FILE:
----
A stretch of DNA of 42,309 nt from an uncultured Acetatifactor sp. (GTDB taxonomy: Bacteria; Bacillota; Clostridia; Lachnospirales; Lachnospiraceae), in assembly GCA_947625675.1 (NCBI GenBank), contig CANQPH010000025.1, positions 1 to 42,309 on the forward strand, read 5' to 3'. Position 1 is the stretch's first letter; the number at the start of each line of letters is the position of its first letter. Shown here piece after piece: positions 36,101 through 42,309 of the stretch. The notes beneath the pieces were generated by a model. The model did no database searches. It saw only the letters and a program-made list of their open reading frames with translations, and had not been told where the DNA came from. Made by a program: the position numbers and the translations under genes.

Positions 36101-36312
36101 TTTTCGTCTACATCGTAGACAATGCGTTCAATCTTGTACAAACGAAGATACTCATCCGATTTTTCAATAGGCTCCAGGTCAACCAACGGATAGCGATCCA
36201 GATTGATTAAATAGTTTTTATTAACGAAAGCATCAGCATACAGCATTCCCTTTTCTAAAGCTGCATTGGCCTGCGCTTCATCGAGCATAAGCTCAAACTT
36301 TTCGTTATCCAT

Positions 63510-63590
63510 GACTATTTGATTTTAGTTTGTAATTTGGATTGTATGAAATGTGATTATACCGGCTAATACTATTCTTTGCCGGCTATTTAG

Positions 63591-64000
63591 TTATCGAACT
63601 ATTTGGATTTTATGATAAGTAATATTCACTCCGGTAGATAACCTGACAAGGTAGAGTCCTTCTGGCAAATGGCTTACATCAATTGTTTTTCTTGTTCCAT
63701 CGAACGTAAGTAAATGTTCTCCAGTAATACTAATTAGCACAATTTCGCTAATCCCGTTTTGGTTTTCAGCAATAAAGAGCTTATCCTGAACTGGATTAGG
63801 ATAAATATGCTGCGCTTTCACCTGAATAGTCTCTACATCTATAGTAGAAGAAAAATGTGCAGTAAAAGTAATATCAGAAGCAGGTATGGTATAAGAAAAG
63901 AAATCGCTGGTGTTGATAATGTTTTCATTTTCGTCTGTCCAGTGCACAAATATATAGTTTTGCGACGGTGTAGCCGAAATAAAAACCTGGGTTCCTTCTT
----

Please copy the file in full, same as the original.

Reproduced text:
A stretch of DNA of 42,309 nt from an uncultured Acetatifactor sp. (GTDB taxonomy: Bacteria; Bacillota; Clostridia; Lachnospirales; Lachnospiraceae), in assembly GCA_947625675.1 (NCBI GenBank), contig CANQPH010000025.1, positions 1 to 42,309 on the forward strand, read 5' to 3'. Position 1 is the stretch's first letter; the number at the start of each line of letters is the position of its first letter. Shown here piece after piece: positions 36,101 through 42,309 of the stretch. The notes beneath the pieces were generated by a model. The model did no database searches. It saw only the letters and a program-made list of their open reading frames with translations, and had not been told where the DNA came from. Made by a program: the position numbers and the translations under genes.

Positions 36101-36312
36101 TTTTCGTCTACATCGTAGACAATGCGTTCAATCTTGTACAAACGAAGATACTCATCCGATTTTTCAATAGGCTCCAGGTCAACCAACGGATAGCGATCCA
36201 GATTGATTAAATAGTTTTTATTAACGAAAGCATCAGCATACAGCATTCCCTTTTCTAAAGCTGCATTGGCCTGCGCTTCATCGAGCATAAGCTCAAACTT
36301 TTCGTTATCCAT

Positions 63510-63590
63510 GACTATTTGATTTTAGTTTGTAATTTGGATTGTATGAAATGTGATTATACCGGCTAATACTATTCTTTGCCGGCTATTTAG

Positions 63591-64000
63591 TTATCGAACT
63601 ATTTGGATTTTATGATAAGTAATATTCACTCCGGTAGATAACCTGACAAGGTAGAGTCCTTCTGGCAAATGGCTTACATCAATTGTTTTTCTTGTTCCAT
63701 CGAACGTAAGTAAATGTTCTCCAGTAATACTAATTAGCACAATTTCGCTAATCCCGTTTTGGTTTTCAGCAATAAAGAGCTTATCCTGAACTGGATTAGG
63801 ATAAATATGCTGCGCTTTCACCTGAATAGTCTCTACATCTATAGTAGAAGAAAAATGTGCAGTAAAAGTAATATCAGAAGCAGGTATGGTATAAGAAAAG
63901 AAATCGCTGGTGTTGATAATGTTTTCATTTTCGTCTGTCCAGTGCACAAATATATAGTTTTGCGACGGTGTAGCCGAAATAAAAACCTGGGTTCCTTCTT